Chapter: Background

This is where a lot of what people write in their Literature Review should reside. Notice that the Background section only contains background material which is relevant for this work. There will be material you have read which turned out to have no relevance to your work — and these works have no place in your Literature Review section. There may be material referenced in the Literature Review that has no relevant material for the reader in the context of your specific goals and objectives, but the details in these works have no place in your Background section.

Continuing our example, our reader needs to know about the specifics of convolutional neural networks, blockchain, raspberry pi, electroshock theory. Each of these could be specified in a separate subsection. For example:

“Electroshock therapy

Equations 45–56 from [ref] quantify the pain response and memory retention profile for a standard human. This is modified by a coefficient, k, which is set at a value according to Table 3 which contains empirical data for different styles of juggling.


Defining quality of street performance

Referring to Barnum and Bailey (1863) street performance can be quantified by Equation 101, wherein…”

Chapter: Methodology

The methodology section is where you set out the steps you took to obtain the results. Ideally, all this methodology will be set out early in your project. Practically, this never happens — you tend to modify the methodology in light of results and you iteratively amend your methodology. A good report will keep a track of initial methodologies, their amendments and the motivation for the amendments.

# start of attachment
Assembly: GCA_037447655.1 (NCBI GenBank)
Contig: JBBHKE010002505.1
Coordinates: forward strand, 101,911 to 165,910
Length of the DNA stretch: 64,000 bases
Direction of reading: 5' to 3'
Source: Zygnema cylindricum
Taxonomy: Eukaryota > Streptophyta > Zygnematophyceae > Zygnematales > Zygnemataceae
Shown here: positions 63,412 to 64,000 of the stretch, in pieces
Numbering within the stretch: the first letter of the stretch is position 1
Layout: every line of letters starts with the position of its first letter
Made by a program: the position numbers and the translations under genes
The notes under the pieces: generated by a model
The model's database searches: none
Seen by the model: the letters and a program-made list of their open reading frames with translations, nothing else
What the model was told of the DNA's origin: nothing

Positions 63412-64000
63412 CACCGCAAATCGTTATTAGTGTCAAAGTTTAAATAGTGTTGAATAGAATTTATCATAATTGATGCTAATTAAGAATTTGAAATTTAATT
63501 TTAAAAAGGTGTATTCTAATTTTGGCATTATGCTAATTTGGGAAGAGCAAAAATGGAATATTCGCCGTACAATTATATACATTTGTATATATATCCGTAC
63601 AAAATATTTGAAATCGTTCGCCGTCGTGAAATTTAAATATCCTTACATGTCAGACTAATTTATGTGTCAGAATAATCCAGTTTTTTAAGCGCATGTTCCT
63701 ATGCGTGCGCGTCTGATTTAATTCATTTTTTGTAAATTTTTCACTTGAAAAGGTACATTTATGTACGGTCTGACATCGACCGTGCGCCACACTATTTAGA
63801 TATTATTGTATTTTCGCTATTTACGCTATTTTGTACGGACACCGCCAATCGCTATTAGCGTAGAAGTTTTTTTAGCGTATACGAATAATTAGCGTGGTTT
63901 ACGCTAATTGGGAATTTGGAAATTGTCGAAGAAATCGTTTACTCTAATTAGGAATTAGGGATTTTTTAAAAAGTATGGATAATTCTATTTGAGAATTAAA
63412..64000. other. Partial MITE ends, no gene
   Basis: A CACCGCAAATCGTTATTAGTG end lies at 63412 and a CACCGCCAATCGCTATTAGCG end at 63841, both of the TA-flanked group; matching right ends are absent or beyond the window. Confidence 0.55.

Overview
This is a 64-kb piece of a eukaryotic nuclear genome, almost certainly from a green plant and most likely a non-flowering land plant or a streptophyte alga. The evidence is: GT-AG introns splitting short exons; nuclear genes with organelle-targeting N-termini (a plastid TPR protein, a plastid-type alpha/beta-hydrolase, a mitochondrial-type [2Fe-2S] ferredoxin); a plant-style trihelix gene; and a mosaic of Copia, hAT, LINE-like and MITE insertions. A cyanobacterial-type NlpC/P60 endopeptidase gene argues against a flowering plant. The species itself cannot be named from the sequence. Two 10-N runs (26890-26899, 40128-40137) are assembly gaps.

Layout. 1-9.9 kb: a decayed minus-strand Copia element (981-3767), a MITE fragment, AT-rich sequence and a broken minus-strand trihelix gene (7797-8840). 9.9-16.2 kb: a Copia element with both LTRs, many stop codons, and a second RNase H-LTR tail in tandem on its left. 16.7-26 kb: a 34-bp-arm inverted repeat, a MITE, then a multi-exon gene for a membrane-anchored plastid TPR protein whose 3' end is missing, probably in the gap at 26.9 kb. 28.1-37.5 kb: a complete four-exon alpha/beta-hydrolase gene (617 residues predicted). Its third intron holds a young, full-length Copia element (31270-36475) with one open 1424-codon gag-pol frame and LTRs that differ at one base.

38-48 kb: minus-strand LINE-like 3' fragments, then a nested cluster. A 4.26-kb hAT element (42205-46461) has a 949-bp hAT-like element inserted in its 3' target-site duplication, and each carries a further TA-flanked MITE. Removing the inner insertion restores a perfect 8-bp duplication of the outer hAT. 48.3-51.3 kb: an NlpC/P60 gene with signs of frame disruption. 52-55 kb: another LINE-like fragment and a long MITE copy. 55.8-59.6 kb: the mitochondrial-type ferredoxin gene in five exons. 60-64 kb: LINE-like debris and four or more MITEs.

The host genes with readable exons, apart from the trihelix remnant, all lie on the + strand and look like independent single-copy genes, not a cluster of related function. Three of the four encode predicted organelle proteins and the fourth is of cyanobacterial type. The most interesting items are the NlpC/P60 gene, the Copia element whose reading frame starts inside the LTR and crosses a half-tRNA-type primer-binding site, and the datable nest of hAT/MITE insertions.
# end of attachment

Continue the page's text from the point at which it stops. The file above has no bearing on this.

Continuing our example, we could choose to separate out the steps based on the elements of the whole experiment:


1. steps that will be done to install software UUU, that provides a framework for defining a convolutional neural network,
2. steps that will be done to test this software on canned examples
3. steps that will be done to adapt this software for our purposes
4. steps to iteratively improve the metaparameters on our software to hit specific performance goals
5. steps to determine if we are ready to run for final results…


1. steps to obtain necessary hardware the raspberry pi (version z)
2. steps that will be taken to test it
3. steps that will be taken to embed code
4. steps that will be taken test it

Preparation of experiment

1. steps to take to apply for ethics approval
2. prepare for plan B in the event that plan A is scuttled
3. steps to take to obtain volunteers
4. etc. etc.

Preparation of analysis

1. steps to install python library “jugglemath”
2. steps to analyse results

Chapter: Results

This is where you record the output of running your methodology. Data are usually  provided in tables and figures.  Did the methodology have to be amended and re-run? Why? What was missed/wrong the first time? Were the assumptions still valid?

Chapter: Discussion

Here you will include a description of the reliability and accuracy of your results, a description of the results in the context of the subject of the topic and set out the limitations of the experiment.

(Chapter: Further Work)

Some people choose to have a whole chapter dedicated to what are the next steps in this research. Otherwise, the further work should be a part of the Discusssion.


Chapter: Conclusion

Draw conclusions from the discussion (was the hypothesis supported or not by the results?).

Propose other objectives (for this work) to improve the acquisition of goals (of this work)


Set this work in CONTEXT — i.e. the next steps would include using  your system in a systematic way to collect data and examine to what extent these data support the broader goal (i.e. beyond the scope of this work). What are the caveats? What are the assumptions? What would you warn users of your software against?